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Group Discussions

Why – Skills assessed during a Group Discussion

An employee in an organisation works with people and teams.  Many companies use Group Discussions (GD) in the selection process for management trainees or entry level managers.  Employers are looking for candidates who have potential to be executives and to lead a group of people, as also be a team player.  Furthermore, Group Discussions precede the face-to-face interview.    GD can be used to check many aspects of a potential employee :-

  • Thought process – clarity of thought, expression and aptness of language.
  • Persuasive Skills– The ability to analyse and persuade others to see the problem from multiple perspectives.
  • Communication and articulation skills – how good is the person at communicating with other people.
  • Interactive skills – how does a person interacts with other members a team. Emotional maturity and balance are essential for good interpersonal relationships.
  • Listening Skills – a willingness to accommodate others views.
  • Attitude, Personality, Confidence, Body Language,

How

During GDs a groups of 8-10 candidates are formed into a leaderless group.  For the purpose of discussions:-

  • They may be given a topic and are asked to discuss the same. Topics can be from a wide range of issues like current events, business news, sports or even abstract.
  • They may be given a case study and asked to come out with a solution for a problem.
  • They may be given a specific situation to analyse and discuss.

Tips for the Group Discussions

Here are some tips in order to be successful in a group discussion

  • When speaking in a GD, your job is to articulate your point of view in a way that is easy for others to comprehend.
  • Take initiative and start the discussion.
  • Structure your thoughts; take a position; support your point with examples, facts, statistics etc.
  • Speak clearly & confidently; maintain eye contact with the member as you speak; there should be enthusiasm in your body language
  • Listen attentively to other members; take notes; quote them wherever relevant to continue your discussion.

Group Discussions Resources

Table Stakes Questions in Preparing for an Interview

There are a few basic questions that any Interviewer will expect the Candidate to be prepared for. These are
(i) Tell me about yourself
(ii) Why this job, this company
(iii) Why should we hire you.

The tact to handle the question “Tell me about yourself” is to encapsulate ‘why you want to take up a certain profession’ and ‘how you are suitable for it’ in the answer for ‘tell me about yourself’. Further, instead of summarising your resume, you should highlight aspects not written there. Put yourself in the employer’s shoes – what would you want to know about the candidate if you were them ?

You should highlight your personality and bring out your strengths and abilities that you can support by giving examples. Connect your skills to the job description. Mention your past experiences and proven successes. Briefly mention hobbies, intellectual development and community involvement.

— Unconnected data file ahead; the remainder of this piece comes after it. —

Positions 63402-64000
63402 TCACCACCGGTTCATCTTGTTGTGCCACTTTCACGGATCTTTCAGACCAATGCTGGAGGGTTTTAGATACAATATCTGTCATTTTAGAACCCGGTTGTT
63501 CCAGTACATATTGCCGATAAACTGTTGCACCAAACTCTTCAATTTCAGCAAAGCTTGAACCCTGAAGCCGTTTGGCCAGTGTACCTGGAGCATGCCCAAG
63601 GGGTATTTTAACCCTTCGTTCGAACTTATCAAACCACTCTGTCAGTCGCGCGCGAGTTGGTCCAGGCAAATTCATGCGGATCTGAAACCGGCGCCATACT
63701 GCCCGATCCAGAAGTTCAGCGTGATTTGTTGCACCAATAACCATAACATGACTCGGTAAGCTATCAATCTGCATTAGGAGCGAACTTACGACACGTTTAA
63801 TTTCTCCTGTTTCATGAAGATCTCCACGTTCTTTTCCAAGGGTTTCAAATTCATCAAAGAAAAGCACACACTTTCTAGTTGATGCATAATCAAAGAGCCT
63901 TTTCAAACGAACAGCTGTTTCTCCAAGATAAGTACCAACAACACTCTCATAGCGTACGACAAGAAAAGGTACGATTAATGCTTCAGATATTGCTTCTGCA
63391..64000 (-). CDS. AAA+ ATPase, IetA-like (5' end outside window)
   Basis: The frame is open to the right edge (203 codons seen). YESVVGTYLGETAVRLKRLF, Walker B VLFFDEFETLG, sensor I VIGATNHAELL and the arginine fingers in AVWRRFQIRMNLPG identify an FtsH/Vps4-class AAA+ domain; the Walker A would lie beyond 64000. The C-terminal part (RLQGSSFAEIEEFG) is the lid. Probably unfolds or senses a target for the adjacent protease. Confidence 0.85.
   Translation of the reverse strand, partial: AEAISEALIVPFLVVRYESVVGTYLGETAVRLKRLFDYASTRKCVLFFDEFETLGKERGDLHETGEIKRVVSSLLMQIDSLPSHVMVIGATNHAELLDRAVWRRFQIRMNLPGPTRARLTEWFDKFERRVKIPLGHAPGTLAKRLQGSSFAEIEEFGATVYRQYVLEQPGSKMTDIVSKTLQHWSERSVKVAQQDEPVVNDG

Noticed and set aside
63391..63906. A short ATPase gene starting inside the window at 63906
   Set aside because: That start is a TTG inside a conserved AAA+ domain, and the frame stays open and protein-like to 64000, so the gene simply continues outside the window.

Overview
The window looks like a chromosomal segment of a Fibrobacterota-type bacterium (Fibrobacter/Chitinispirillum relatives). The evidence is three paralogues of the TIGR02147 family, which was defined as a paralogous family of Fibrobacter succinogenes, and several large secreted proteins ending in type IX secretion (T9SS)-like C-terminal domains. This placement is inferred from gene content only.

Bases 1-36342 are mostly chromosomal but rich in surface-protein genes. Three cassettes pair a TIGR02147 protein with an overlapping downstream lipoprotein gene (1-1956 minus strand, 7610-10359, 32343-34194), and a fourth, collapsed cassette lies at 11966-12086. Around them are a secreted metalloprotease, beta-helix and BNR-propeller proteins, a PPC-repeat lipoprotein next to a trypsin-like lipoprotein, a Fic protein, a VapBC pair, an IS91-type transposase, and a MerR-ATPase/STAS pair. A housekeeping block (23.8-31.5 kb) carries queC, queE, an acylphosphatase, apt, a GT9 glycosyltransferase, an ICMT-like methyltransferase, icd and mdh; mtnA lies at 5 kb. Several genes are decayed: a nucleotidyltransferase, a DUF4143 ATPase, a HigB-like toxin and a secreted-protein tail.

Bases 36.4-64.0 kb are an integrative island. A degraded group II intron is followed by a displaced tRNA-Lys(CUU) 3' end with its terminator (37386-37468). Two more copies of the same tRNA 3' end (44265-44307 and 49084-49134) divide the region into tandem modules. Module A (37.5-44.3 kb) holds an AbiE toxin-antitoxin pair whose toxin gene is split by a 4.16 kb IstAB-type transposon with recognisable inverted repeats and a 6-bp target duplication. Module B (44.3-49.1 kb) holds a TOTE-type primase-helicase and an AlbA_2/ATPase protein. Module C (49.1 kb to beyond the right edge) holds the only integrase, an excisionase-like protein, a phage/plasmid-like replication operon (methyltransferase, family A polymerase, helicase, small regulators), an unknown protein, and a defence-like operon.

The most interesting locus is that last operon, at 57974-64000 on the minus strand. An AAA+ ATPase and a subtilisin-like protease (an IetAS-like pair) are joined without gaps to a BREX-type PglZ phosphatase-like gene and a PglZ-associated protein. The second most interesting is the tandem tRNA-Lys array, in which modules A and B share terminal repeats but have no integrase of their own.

Few examples for people with no work experience:

  • I am Rishab Singh and I come from Karnal. My desire is to pursue a career in Sales. I am a very extrovert person and can easily connect with new people. I am a very good listener and tend not to be judgmental. I have the knack of bringing people together and resolving conflicts through logical reasoning. I believe that these qualities of mine help me in making people appreciating my point of view, as well as developing lasting relationships.
  • My name is Harminder and I have a passion for commercial aspects of business. I graduated in B.Com and an now pursuing MBA Finance. I believe that a thorough financial analysis helps in making good business decisions therefore I have carried out several academic projects to hone this skill. (https://www.roberthalf.com.au/blog/jobseekers/your-career-finance-10-skills-really-count).

Look up the skills that are required for your desired specialisation. If you do not have them, work towards honing these skills.

If you have carried out an internship, that becomes a very important aspect of your interview, and of ‘tell me about yourself’. When a company hires a paid intern, they certainly are trying to achieve something. You must understand the ‘aim’ of the internship (i.e. the problem they are trying to solve). Then you must tell how you contributed towards solving this problem using the use the STAR approach i.e Situation, Task, Action and Result. Here are a few examples :-

  • I did my internship with ABC company. The company was facing problem with drop in sales due to inefficient sales channel. The company had drawn own a new channel arrangement and my task was to make our retailers join the new channel arrangement. Though the new arrangement was resisted by most of the retails, in my tenure of 2 months I was able to achieve a 93% switch-over to the new model.

Keep these points in mind as you tell them about yourself:

• Rehearse your answers. Make sure you’re prepared.
• Don’t waste a lot of time memorizing them.
• Once you’ve done that, you’re sure to deliver a satisfactory response to the tell me about yourself interview question.

Some more resources on the internet:

Career Advice

Interviews

Answer to “Sell Me This Pen”